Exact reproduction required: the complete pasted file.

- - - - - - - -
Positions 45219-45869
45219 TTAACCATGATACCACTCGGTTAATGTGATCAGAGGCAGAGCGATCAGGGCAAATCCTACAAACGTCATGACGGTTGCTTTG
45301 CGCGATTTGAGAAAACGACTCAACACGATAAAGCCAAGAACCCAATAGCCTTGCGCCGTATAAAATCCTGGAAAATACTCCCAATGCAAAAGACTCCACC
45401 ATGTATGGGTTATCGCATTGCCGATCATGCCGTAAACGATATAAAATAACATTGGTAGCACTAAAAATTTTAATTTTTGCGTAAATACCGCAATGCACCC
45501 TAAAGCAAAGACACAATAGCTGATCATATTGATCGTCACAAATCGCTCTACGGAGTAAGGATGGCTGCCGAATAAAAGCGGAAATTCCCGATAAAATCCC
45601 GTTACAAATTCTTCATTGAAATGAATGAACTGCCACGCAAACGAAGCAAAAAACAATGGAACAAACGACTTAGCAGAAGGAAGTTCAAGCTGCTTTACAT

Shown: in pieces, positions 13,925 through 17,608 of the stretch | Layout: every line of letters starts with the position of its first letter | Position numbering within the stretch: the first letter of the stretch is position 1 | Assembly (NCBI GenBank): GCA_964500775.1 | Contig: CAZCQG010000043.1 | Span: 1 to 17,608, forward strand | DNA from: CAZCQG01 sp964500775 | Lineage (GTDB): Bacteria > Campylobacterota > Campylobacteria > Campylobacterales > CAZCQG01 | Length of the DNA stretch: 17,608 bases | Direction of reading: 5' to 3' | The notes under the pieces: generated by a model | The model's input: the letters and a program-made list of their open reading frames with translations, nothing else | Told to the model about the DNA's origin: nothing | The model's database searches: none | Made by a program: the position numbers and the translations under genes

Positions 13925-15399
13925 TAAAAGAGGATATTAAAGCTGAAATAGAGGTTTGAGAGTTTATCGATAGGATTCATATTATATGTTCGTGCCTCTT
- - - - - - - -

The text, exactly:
Positions 45219-45869
45219 TTAACCATGATACCACTCGGTTAATGTGATCAGAGGCAGAGCGATCAGGGCAAATCCTACAAACGTCATGACGGTTGCTTTG
45301 CGCGATTTGAGAAAACGACTCAACACGATAAAGCCAAGAACCCAATAGCCTTGCGCCGTATAAAATCCTGGAAAATACTCCCAATGCAAAAGACTCCACC
45401 ATGTATGGGTTATCGCATTGCCGATCATGCCGTAAACGATATAAAATAACATTGGTAGCACTAAAAATTTTAATTTTTGCGTAAATACCGCAATGCACCC
45501 TAAAGCAAAGACACAATAGCTGATCATATTGATCGTCACAAATCGCTCTACGGAGTAAGGATGGCTGCCGAATAAAAGCGGAAATTCCCGATAAAATCCC
45601 GTTACAAATTCTTCATTGAAATGAATGAACTGCCACGCAAACGAAGCAAAAAACAATGGAACAAACGACTTAGCAGAAGGAAGTTCAAGCTGCTTTACAT

Shown: in pieces, positions 13,925 through 17,608 of the stretch | Layout: every line of letters starts with the position of its first letter | Position numbering within the stretch: the first letter of the stretch is position 1 | Assembly (NCBI GenBank): GCA_964500775.1 | Contig: CAZCQG010000043.1 | Span: 1 to 17,608, forward strand | DNA from: CAZCQG01 sp964500775 | Lineage (GTDB): Bacteria > Campylobacterota > Campylobacteria > Campylobacterales > CAZCQG01 | Length of the DNA stretch: 17,608 bases | Direction of reading: 5' to 3' | The notes under the pieces: generated by a model | The model's input: the letters and a program-made list of their open reading frames with translations, nothing else | Told to the model about the DNA's origin: nothing | The model's database searches: none | Made by a program: the position numbers and the translations under genes

Positions 13925-15399
13925 TAAAAGAGGATATTAAAGCTGAAATAGAGGTTTGAGAGTTTATCGATAGGATTCATATTATATGTTCGTGCCTCTT